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AI deep fake fraud exposed - five key lessons and how we need to respond

12 April 2024
Paul Wainwright

Whether you believe the mainstream news channels, are informed via social media or retain genuine scepticism about the news agenda, like it or loathe it, fake news is an inherent part of our daily information diet. This has recently taken various forms involving celebrities and politicians being manipulated to look good or bad, using the latest AI technology. Reputations can be easily lost as a result.

However the recent case of AI deep fake fraud identified in an article published by CNN (Deepfake Cfo scam) has highlighted an even more sinister development in the use of AI technology to commit fraud where AI deep fake technology intrudes in ordinary business dealings.

The CNN article sets out the background of a scam where a genuine worker in finance was hoodwinked by a new level of deception. It has the hallmarks of CEO Fraud but with fake moving and interactive images rather than a shouty email from a false (or hacked) senior exec.

Although the details are relatively scant, for good reason, some key points can be drawn from the case. Credit too goes to the wider investigations carried out by the Hong Kong Police into such fraudulent enterprises which highlight the issues which we all face on remote video business interactions:

  1. Fraudsters used deepfake technology to pose as the company's chief financial officer in a video conference call, tricking a finance worker at a multinational firm into paying out the equivalent of $25 million. It should now be recognised that people in leadership positions with online profiles – and public recordings of them in podcasts or video settings are more exposed to the risk of ID theft which can be used with AI tools in voice and images for fraud.
  2. The worker grew suspicious after he received a message that was purportedly from the company's UK-based chief financial officer. However, the worker attended the video call with what he thought were several other members of staff, but all of whom were in fact deepfake recreations, and this seems to have alleyed his doubts and laid the platform for the fraud. Multiple deep fake AI identities had therefore been used to perpetrate this fraud. The complexity of the video conference suggested a high level of security penetration and information gathering from within the organisation. 
  3. In the wider investigation fraudsters used eight stolen Hong Kong identity cards to make 90 loan applications and 54 bank account registrations between July and September last year. On at least 20 occasions, AI deepfakes had been used to trick facial recognition programs by imitating the people pictured on the identity cards. Banks are also in line to be exploited and AML checks of themselves seem to lack to sophistication to stop false accounts being set up. Independent verification in real time for customer payments should be the norm especially where new account or supplier details are being adopted.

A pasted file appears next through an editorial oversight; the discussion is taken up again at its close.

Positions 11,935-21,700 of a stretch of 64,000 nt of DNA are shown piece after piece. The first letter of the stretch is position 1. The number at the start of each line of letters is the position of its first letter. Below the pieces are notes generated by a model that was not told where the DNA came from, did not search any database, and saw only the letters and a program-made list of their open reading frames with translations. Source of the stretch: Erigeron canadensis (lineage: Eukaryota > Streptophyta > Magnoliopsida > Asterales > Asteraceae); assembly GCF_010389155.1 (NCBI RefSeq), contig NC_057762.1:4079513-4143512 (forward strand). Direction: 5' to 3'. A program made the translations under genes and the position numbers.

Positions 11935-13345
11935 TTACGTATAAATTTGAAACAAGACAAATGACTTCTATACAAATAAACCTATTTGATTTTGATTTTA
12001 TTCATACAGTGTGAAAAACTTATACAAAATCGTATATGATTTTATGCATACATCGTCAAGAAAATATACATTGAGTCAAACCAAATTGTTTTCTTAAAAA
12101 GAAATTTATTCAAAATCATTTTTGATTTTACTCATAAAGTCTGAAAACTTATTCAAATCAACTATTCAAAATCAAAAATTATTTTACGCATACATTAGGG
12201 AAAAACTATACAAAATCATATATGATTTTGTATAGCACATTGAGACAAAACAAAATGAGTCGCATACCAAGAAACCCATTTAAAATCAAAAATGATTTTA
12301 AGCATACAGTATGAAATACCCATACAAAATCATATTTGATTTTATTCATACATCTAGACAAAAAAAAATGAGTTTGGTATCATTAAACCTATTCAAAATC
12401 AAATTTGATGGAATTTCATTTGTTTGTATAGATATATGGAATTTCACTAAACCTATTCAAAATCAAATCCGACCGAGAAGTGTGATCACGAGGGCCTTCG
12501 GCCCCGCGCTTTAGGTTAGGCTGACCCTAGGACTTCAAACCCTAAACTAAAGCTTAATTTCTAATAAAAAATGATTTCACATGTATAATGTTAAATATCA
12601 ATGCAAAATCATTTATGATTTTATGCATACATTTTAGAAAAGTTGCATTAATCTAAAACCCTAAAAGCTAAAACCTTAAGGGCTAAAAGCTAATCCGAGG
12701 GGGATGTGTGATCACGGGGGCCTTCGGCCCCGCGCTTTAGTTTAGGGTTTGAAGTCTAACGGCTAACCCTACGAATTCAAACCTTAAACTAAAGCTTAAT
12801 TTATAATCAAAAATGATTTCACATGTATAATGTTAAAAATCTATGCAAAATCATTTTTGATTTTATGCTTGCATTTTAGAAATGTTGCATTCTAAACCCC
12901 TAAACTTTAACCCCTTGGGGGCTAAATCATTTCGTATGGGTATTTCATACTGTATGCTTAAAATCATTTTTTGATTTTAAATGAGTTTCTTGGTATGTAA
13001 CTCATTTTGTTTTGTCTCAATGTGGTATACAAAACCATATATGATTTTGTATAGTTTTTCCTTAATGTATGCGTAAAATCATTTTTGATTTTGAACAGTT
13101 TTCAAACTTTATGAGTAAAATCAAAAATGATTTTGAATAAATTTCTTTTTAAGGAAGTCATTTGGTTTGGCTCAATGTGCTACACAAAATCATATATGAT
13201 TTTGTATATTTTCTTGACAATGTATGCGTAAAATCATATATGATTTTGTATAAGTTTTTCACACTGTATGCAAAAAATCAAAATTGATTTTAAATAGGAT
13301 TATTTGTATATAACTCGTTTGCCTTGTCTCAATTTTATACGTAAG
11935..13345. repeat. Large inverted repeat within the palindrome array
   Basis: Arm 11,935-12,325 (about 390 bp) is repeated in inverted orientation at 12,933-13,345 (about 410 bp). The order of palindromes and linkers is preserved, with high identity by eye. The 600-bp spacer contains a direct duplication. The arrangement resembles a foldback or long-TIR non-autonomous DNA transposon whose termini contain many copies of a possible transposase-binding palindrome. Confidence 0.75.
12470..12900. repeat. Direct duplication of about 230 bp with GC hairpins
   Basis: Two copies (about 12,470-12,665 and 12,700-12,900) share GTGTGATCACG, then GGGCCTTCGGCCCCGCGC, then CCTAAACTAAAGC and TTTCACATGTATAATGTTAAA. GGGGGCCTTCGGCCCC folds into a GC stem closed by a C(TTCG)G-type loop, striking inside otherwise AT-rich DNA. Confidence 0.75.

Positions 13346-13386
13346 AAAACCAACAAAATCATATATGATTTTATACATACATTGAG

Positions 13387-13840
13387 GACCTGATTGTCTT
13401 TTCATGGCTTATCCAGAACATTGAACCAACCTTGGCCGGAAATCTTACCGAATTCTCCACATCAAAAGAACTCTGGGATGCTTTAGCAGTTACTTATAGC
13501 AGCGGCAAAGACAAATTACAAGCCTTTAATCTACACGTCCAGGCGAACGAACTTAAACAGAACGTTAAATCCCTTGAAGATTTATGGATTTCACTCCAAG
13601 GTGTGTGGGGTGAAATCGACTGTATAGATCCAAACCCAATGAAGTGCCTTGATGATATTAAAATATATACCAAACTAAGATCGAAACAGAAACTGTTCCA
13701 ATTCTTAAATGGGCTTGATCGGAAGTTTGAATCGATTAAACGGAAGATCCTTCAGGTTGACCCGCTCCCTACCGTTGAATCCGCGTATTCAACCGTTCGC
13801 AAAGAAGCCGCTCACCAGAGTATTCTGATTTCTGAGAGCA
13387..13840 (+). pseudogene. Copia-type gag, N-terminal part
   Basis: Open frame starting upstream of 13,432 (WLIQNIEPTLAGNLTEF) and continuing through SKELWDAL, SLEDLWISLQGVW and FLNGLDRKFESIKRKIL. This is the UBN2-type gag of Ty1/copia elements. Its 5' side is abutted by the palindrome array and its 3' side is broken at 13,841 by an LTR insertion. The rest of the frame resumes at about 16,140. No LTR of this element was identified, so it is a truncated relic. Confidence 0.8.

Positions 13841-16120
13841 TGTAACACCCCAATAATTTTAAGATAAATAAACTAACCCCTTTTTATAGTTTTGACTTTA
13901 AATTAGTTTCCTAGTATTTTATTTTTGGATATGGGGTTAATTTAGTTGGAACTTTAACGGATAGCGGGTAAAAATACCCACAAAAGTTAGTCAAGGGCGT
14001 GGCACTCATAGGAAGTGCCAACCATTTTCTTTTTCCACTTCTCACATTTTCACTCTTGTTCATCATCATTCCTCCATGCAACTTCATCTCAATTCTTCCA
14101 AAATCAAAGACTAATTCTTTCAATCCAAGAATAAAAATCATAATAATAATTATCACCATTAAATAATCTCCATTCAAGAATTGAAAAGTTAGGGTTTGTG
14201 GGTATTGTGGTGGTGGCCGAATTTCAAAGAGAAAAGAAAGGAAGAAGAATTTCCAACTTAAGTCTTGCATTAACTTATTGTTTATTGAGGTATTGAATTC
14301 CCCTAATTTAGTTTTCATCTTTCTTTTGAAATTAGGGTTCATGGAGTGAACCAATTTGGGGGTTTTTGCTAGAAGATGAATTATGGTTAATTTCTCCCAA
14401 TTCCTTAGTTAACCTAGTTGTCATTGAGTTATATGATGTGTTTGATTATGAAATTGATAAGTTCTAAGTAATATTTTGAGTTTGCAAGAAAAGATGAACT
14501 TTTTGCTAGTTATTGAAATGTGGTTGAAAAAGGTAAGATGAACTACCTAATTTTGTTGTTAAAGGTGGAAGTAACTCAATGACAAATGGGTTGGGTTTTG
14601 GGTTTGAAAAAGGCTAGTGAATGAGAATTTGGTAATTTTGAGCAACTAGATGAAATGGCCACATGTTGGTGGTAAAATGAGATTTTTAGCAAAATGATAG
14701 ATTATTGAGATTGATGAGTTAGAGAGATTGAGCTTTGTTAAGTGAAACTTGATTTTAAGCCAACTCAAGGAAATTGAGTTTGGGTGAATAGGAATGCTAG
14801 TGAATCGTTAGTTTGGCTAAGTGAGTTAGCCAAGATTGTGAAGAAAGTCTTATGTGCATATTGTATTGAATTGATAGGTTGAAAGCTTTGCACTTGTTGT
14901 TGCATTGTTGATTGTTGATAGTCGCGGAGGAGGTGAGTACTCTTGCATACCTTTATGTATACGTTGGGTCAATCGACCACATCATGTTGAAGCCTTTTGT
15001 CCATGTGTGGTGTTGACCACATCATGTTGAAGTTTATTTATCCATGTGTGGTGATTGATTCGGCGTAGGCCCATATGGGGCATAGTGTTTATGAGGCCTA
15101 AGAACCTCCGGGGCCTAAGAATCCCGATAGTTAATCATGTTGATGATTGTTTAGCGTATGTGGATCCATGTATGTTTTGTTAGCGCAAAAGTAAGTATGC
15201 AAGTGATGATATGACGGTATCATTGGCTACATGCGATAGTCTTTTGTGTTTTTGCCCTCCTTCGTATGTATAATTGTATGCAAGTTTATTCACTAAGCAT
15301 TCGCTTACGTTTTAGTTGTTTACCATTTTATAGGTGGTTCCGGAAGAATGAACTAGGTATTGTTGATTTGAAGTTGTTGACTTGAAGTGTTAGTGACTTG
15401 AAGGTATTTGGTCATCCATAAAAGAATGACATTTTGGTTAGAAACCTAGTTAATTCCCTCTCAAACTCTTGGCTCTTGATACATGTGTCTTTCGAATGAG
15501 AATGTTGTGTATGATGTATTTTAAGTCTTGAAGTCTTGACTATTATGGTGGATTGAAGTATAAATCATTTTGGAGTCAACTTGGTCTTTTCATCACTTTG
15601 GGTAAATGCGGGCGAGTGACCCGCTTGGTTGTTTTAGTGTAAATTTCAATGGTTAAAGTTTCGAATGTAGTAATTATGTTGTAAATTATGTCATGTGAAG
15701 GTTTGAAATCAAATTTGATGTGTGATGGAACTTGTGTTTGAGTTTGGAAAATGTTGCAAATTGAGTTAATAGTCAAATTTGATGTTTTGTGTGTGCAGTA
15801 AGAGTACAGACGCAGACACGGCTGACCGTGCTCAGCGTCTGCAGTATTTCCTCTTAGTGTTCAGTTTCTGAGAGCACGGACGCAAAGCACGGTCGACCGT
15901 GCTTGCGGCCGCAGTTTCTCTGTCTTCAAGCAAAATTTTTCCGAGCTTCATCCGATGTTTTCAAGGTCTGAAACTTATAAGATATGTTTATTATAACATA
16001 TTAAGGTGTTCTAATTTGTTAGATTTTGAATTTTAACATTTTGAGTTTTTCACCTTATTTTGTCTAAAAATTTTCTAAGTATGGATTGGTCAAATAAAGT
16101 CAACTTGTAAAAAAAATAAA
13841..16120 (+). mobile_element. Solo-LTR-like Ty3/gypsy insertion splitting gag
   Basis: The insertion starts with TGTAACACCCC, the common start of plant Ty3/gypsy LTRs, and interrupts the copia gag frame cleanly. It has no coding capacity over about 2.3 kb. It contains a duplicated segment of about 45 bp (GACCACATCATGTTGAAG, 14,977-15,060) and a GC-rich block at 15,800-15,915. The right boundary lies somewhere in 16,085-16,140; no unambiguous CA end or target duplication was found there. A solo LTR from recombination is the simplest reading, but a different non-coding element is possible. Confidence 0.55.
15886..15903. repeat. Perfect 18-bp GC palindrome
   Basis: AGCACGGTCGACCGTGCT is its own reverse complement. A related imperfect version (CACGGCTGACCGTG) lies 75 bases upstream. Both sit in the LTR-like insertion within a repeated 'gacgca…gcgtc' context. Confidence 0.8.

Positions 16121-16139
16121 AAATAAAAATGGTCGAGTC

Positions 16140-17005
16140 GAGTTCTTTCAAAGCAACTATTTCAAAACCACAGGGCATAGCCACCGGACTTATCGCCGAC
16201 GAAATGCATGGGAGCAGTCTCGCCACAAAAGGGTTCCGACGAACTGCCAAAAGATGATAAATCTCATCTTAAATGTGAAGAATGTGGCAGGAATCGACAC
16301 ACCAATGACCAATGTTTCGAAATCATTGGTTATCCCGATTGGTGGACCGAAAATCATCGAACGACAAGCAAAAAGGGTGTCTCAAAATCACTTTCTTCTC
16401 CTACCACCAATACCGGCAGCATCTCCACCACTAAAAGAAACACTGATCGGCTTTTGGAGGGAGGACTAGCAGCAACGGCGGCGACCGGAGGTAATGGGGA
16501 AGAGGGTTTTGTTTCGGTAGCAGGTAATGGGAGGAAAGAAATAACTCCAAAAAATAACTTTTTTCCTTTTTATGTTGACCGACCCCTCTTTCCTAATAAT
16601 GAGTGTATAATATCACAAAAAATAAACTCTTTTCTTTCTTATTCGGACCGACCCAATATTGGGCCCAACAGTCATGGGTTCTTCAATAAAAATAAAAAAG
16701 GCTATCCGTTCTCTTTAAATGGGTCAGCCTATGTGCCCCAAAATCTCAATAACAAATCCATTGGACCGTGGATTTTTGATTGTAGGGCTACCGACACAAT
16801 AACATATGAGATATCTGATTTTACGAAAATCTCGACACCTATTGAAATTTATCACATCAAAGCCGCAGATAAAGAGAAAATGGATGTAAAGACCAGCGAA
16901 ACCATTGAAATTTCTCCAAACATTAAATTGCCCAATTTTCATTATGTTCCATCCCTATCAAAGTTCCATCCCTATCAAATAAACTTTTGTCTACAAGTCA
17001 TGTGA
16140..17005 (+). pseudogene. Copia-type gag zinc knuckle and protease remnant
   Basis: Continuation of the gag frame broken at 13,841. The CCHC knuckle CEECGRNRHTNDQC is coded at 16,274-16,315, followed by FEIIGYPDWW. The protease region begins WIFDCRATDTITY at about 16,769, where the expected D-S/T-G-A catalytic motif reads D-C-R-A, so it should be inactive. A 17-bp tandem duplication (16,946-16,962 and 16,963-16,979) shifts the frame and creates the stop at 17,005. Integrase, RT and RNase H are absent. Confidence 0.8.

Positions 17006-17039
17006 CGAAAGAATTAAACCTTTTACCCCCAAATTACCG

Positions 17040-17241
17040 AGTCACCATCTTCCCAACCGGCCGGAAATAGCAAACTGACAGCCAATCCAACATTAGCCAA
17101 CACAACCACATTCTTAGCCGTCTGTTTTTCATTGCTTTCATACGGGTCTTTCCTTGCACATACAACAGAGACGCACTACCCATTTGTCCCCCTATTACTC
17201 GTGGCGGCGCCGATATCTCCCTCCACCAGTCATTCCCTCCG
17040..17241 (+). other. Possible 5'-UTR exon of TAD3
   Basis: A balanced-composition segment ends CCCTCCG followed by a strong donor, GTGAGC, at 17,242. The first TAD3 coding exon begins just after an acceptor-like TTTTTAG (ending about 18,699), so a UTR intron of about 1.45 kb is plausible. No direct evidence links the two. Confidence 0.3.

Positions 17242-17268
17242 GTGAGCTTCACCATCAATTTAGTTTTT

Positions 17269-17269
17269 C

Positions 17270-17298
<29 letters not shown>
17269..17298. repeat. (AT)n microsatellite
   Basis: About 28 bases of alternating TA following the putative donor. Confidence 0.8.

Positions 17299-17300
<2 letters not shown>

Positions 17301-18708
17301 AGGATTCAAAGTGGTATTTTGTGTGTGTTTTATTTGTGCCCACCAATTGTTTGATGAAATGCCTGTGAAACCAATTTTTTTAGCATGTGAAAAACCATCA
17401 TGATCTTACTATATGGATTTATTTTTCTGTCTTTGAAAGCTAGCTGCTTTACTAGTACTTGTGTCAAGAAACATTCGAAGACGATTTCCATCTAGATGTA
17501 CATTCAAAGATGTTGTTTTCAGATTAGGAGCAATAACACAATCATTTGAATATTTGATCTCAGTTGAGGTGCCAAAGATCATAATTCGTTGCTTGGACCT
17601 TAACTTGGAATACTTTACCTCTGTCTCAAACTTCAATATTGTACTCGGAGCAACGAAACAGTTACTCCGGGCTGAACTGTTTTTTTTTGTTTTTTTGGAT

4. Training and due diligence is vital – don’t trust what you read, hear or see even from senior management. The old adage of having suitable checks and division of responsibility, remain paramount. The case highlights the importance of verifying the identity of the person making the request, and the request itself being backed up with authenticating paperwork and verification documents confirming account details. If the worker had taken the time to verify the identity, and the chain of correspondence, and the payee, via the bank (especially given the amount) the fraud could have been prevented.
  5. On perhaps a more controversial note, and one for further debate no doubt, the discovery of this AI deep fake fraud also highlights the need for the imposition of an ethical dimension to the use of AI technology. The increased availability of off the shelf technology to replicate such scams strongly suggests that regulation of AI technology is potentially the only way to prevent its misuse. The EU’s proposed AI Act (likely to be in form from around June 2024) would categorise such activity of AI systems as High Risk and likely to be banned. Allowing AI regulators to identify the level of risks associated with such applications would be a start.

The discussion on the use of AI technology and the potential risks associated with deep fake AI is relatively new. It must also factor in the complex arguments likely to come from the US and move beyond the “guns don’t kill people, people do” rhetoric. The fact that social media giants are presently not considered the authors of the offensive and harmful material (under Section 230 of the Communications Decency Act 1996 in the US) will change in the UK with the regulations due to come following Royal Assent of the Online Safety Act. It remains to be seen how effective the provisions for proportionate measures to protect users from fraudulent material will be. Failure to govern harmful online activity on the basis of free speech or to curtail harm by acting in tandem with a comprehensive counter fraud strategy may be considered by some as a license to commit fraud.

Overall, the case and discovery of AI deep fake fraud of such magnitude serves as a wake-up call for many organisations to increase their security measures and take staff awareness of the potential risks of AI deep fake technology seriously. By learning from this case and implementing the necessary measures, organisations can better protect themselves from fraud and other security threats.

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Paul Wainwright


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